Recent developments in Mozambique, including the announcement on October 21, 2013, by opposition party RENAMO (Mozambican National Resistance) that it would no longer abide by the 1992 peace pact that ended years of civil war with the ruling party FRELIMO (Mozambique Liberation Front), are causing concern about potential armed conflicts and ensuing disruption in Mozambique. Although widespread conflict appears unlikely at this stage, the latest events increase the risk of targeted attacks or other forms of selective interference with strategic assets by the political opposition and associated guerrillas. Investors in oil, gas and mineral resources in Mozambique would be well advised to ensure that their investments benefit from investment treaty protection before the political tensions may escalate.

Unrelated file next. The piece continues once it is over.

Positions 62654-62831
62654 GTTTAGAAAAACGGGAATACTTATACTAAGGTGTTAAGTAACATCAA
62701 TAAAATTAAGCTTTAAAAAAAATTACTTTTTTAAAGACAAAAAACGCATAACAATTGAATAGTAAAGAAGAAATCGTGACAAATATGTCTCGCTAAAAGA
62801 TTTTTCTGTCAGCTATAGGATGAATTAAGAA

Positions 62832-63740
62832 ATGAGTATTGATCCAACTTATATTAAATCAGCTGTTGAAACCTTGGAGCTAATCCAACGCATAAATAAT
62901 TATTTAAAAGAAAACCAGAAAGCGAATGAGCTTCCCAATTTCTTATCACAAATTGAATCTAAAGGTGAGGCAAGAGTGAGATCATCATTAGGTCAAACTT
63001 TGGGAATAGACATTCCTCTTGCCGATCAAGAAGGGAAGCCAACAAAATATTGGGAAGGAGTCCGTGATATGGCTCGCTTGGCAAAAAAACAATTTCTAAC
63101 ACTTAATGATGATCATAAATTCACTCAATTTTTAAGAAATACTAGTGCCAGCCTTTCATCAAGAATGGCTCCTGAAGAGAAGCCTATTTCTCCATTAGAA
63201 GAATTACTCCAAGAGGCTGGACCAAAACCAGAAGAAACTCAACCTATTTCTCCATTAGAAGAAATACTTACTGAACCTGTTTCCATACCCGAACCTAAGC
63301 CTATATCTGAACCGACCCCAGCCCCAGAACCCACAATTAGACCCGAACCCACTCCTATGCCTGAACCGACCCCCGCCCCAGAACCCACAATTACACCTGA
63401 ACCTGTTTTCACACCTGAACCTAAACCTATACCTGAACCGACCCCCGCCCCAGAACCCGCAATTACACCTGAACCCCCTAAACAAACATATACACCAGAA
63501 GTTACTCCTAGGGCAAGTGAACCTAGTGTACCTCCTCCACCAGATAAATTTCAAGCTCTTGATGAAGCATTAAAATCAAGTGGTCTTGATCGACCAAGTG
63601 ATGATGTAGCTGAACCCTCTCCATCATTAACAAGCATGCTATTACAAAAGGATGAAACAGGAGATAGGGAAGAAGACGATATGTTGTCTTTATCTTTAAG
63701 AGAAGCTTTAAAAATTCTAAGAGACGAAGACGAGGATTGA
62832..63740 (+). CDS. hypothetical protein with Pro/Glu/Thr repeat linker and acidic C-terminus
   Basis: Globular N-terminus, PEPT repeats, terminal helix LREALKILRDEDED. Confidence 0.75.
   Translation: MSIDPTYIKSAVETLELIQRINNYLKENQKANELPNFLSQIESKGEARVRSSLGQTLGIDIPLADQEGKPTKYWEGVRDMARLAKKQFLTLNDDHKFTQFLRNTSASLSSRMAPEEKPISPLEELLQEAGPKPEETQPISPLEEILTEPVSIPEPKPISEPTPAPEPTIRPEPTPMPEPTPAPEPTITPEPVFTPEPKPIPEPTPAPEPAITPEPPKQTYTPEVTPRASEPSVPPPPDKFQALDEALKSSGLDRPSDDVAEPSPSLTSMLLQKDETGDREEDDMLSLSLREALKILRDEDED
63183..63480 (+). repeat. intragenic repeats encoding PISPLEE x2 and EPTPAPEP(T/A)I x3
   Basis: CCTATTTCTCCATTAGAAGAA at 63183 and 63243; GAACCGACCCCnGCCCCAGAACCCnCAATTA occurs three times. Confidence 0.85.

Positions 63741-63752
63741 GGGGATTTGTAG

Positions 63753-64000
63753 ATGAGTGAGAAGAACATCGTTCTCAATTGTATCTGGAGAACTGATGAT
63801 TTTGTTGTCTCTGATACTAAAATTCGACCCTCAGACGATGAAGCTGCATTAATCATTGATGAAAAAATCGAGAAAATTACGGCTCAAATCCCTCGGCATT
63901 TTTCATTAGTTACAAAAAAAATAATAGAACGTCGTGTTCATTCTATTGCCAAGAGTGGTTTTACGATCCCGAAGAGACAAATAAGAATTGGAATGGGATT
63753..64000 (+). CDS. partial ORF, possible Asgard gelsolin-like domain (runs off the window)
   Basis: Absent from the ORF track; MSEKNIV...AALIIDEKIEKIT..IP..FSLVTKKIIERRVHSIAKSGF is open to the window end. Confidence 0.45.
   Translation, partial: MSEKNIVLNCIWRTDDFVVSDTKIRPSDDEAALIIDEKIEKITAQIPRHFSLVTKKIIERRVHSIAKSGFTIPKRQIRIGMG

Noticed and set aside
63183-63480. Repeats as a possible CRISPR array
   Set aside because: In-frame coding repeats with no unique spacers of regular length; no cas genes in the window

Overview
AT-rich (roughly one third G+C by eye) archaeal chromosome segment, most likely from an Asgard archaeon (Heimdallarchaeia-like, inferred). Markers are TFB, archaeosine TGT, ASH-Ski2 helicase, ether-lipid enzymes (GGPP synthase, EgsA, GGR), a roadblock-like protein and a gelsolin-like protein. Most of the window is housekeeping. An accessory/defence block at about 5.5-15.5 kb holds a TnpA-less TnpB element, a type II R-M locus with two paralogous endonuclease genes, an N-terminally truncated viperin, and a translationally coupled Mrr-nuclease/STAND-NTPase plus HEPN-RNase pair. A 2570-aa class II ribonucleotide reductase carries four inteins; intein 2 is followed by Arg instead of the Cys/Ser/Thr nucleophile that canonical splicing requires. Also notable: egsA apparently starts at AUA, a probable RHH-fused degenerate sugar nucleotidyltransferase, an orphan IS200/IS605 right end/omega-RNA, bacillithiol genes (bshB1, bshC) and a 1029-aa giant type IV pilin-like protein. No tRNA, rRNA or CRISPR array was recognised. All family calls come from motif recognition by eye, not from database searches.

Mozambique has entered into a number of bilateral investment treaties (BITs) and the treaties that are in force may be relied upon by investors to protect their existing and future investments, including by permitting them to bring claims against Mozambique should conflicts and disruption materialize and losses occur. Bilateral investment treaties entitle investors from one State party to submit claims against the other State party to international arbitration. Even if no treaty exists between an investor’s home state and Mozambique, the investor may be able to bring claims under a treaty between Mozambique and a third country if its investment is held through a subsidiary incorporated in that country.
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